Safety Risk Justifies Short-Notice Clearing of Homeless Encampments Along a Freeway
Caltrans’s efforts to clear high risk homeless encampments along the freeway on short notice without relocating or housing the occupants did not violate the Americans With Disabilities Act (“ADA”).
In Where Do We Go Berkeley v. California Department of Transportation, the Ninth Circuit Court of Appeals invalidated a trial court injunction that had required Caltrans to wait six months to allow relocation of the encampment occupants before clearing high risk homeless encampments along the freeway.
Caltrans assigns each homeless encampment on its property a priority level based on its threat to public safety. “Level 1” encampments are the highest priority encampments, which pose critical safety concerns and require urgent clean-up for the safety of drivers and the encampments’ occupants. Caltrans provides level 1 encampments 72 hours’ notice before clearing because “the risks posed by the encampment are too urgent to allow campers to stay.” Caltrans planned to clear level 1 high risk encampments along the freeway in Berkeley and gave notice of its intent to do so. An advocacy group sued and obtained an injunction based on the claim that residents were disabled and clearing the encampments quickly would violate the ADA. The trial court enjoined Caltrans from proceeding for six months.
The Ninth Circuit determined that the balance of hardships favors Caltrans’s efforts to clear the high risk encampments. The Court noted that for level 1 encampments, “time is of the essence” and “addressing urgent safety risks is the primary goal,” and held that a six-month delay in clearing the high risk encampments sought by the plaintiffs would fundamentally alter Caltrans’s program for level 1 encampments and not be a “reasonable modification” to its program required under the ADA. The Court explained that by halting the program for six months, the trial court “effectively asks Caltrans to house Plaintiffs on its property until Plaintiffs found new housing, with no regard to the safety risks that make clearing level 1 encampments so critical.”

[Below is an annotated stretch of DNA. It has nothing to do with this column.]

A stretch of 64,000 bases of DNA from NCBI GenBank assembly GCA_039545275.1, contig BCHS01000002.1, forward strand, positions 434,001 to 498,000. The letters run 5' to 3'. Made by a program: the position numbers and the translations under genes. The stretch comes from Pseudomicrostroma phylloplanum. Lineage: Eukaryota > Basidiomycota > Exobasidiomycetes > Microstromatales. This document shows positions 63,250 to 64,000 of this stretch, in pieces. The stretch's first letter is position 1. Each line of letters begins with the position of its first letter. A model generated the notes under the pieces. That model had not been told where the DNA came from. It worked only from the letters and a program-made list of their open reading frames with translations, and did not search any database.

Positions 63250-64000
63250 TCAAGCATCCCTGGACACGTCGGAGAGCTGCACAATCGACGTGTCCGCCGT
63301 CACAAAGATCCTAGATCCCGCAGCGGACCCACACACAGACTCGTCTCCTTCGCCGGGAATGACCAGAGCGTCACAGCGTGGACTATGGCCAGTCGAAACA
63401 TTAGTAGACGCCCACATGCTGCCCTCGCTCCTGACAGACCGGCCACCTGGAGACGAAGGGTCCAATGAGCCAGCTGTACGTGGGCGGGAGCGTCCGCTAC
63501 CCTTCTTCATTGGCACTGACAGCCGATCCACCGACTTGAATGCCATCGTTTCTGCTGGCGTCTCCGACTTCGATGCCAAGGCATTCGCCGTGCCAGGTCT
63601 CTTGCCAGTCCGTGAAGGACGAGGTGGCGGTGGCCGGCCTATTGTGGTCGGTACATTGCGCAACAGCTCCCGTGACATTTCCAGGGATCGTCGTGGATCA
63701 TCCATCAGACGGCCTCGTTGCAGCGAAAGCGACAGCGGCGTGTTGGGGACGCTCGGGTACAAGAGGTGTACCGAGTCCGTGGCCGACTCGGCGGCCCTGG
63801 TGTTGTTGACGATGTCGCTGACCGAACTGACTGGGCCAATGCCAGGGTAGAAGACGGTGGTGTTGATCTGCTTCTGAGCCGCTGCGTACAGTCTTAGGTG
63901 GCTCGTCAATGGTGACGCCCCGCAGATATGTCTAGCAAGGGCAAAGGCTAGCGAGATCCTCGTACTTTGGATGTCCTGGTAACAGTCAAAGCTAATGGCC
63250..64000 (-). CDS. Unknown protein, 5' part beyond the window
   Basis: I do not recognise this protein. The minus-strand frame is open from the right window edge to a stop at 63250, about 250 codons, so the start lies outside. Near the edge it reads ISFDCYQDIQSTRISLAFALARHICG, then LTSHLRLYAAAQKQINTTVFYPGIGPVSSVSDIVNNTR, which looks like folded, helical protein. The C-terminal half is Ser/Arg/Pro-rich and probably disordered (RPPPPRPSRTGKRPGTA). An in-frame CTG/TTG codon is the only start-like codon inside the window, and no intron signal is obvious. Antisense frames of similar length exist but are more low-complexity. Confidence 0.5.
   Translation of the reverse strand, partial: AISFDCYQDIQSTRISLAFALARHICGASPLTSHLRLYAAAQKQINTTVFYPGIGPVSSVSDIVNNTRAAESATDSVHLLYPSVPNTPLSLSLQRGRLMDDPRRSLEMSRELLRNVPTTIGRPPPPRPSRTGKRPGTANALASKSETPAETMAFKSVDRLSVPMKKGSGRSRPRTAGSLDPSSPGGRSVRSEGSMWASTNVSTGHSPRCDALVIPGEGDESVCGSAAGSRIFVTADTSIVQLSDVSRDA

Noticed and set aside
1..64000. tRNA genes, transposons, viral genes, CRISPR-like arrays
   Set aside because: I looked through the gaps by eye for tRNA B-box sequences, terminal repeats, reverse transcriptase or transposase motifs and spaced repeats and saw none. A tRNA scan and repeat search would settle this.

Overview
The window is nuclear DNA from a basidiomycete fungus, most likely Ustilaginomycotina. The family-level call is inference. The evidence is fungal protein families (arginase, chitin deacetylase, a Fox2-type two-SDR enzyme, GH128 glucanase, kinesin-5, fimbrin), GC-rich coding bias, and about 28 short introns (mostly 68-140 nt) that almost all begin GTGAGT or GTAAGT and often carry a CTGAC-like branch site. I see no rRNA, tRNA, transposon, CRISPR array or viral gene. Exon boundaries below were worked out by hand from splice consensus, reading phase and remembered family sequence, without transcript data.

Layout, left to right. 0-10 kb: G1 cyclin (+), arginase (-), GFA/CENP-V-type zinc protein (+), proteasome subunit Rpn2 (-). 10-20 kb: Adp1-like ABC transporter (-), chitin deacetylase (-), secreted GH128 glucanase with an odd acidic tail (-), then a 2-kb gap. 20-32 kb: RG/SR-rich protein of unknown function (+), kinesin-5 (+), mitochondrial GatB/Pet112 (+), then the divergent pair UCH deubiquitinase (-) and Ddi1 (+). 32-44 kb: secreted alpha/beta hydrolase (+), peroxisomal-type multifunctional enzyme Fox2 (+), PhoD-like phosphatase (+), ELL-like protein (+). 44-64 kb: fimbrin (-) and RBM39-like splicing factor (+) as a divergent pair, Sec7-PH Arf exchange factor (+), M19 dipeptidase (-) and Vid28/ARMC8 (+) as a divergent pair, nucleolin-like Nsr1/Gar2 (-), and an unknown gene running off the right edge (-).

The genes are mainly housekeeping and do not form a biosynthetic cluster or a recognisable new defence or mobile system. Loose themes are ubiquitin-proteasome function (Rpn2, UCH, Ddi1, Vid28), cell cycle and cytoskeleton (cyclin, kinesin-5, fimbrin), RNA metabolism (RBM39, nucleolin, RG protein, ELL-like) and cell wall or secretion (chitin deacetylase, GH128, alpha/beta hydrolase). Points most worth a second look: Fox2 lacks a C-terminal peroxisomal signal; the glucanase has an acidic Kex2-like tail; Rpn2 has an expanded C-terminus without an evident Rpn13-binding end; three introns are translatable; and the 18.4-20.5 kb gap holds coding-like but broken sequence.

It should be noted that this case does not alter the Ninth Circuit’s holding in Martin v. City of Boise, which is limited to situations in which criminal penalties are threatened or citations are issued to homeless individuals sleeping on public property in violation of anti-camping regulations. Where Do We Go Berkeley is consistent with the holding of Martin v. City of Boise that governmental agencies retain authority to address health and safety problems at homeless encampments.